Friday, 20 February 2009

Philippine figures disprove IMF forecast

Jun Vallecera
Business Mirror

THE Bangko Sentral ng Pilipinas (BSP) on Thursday took comfort in the latest data on “hot money” flows, disproving an International Monetary Fund (IMF) view that the worst is not yet over in the case of foreign-portfolio fund outflows.

The BSP showed six-week data on Thursday where the net flow of hot or speculative foreign money was inward, totaling $231.07 million.

This was 3.5 times the year-ago inflows totaling only $66.52 million.

According to the BSP, gross inflows during the period reached $559.15 million, while gross outflows stood at $328.08 million.

A day earlier, IMF resident representative Dennis Botman told reporters the outlook on hot-money flows this year was bleak, as portfolio fund managers struggle to pull out placements in emerging markets like the Philippines and stay close to home.

But both BSP Governor Amando Tetangco Jr. and his deputy, Diwa Guinigundo, declared the worst was over as far as hot-money flows were concerned.

According to both of them, everything that could be pulled out of the country by way of hot-money placements has already been pulled out.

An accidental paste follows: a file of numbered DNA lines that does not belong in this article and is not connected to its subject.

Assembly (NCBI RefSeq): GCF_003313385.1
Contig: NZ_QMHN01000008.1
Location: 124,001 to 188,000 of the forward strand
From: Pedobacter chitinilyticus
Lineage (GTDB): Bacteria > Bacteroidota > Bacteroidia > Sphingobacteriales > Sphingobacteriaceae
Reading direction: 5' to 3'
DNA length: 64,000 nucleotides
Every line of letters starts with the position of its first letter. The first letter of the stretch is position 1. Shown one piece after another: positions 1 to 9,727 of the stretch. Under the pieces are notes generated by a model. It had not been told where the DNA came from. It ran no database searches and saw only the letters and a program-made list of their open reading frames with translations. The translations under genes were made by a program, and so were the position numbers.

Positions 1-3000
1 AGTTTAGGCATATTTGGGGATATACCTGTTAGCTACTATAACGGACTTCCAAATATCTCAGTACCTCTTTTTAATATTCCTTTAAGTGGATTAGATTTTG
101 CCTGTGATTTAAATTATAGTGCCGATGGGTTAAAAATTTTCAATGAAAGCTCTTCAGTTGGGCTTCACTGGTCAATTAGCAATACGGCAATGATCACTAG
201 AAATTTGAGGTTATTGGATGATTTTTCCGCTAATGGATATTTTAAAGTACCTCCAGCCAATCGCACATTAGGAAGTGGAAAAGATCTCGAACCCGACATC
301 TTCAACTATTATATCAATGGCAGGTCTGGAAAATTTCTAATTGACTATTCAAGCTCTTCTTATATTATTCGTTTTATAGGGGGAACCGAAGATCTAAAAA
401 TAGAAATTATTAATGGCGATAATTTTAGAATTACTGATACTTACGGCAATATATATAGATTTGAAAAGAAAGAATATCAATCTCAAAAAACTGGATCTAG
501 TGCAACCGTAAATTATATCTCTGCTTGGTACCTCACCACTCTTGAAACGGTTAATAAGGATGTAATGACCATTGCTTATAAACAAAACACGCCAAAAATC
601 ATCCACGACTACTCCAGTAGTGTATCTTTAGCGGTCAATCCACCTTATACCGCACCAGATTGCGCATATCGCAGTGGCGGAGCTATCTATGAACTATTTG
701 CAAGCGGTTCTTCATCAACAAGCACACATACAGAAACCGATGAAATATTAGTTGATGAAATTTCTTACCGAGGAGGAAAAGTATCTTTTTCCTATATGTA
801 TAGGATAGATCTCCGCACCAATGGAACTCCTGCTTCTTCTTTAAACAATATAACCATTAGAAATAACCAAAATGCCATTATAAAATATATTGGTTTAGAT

They made the declaration as the BSP reported hot-money outflows totaling $1.389 billion in 2008, a difficult year that would later force companies such as the US air-cargo carrier FedEx and chipmaker Intel Corp. to shut down operations and leave thousands jobless.

Botman believes the country’s external sector—as a result of difficulties and reverses such as the net outflow of portfolio funds he cited—should prove considerably weaker this year than last.

He earlier said the balance of payments, which tracks what is left of the country’s foreign exchange earnings after all its foreign-exchange expenses arising from trade, transfers and investments have been deducted, was to end in deficit of around $500 million.

The BSP had told reporters earlier the exact opposite, claiming the BOP should stay in surplus: as small as $500 million up to around $2 billion.

Botman acknowledged, however, that despite forecast strong headwinds affecting the external sector, the current-account component of the BOP should remain in surplus this year.

He also said the remittance of more or less 10 million overseas Filipinos should continue to expand, “although at a markedly slower rate.”

“Gross international reserves will be stable and the exchange rate is assessed to be broadly in equilibrium,” Botman added.

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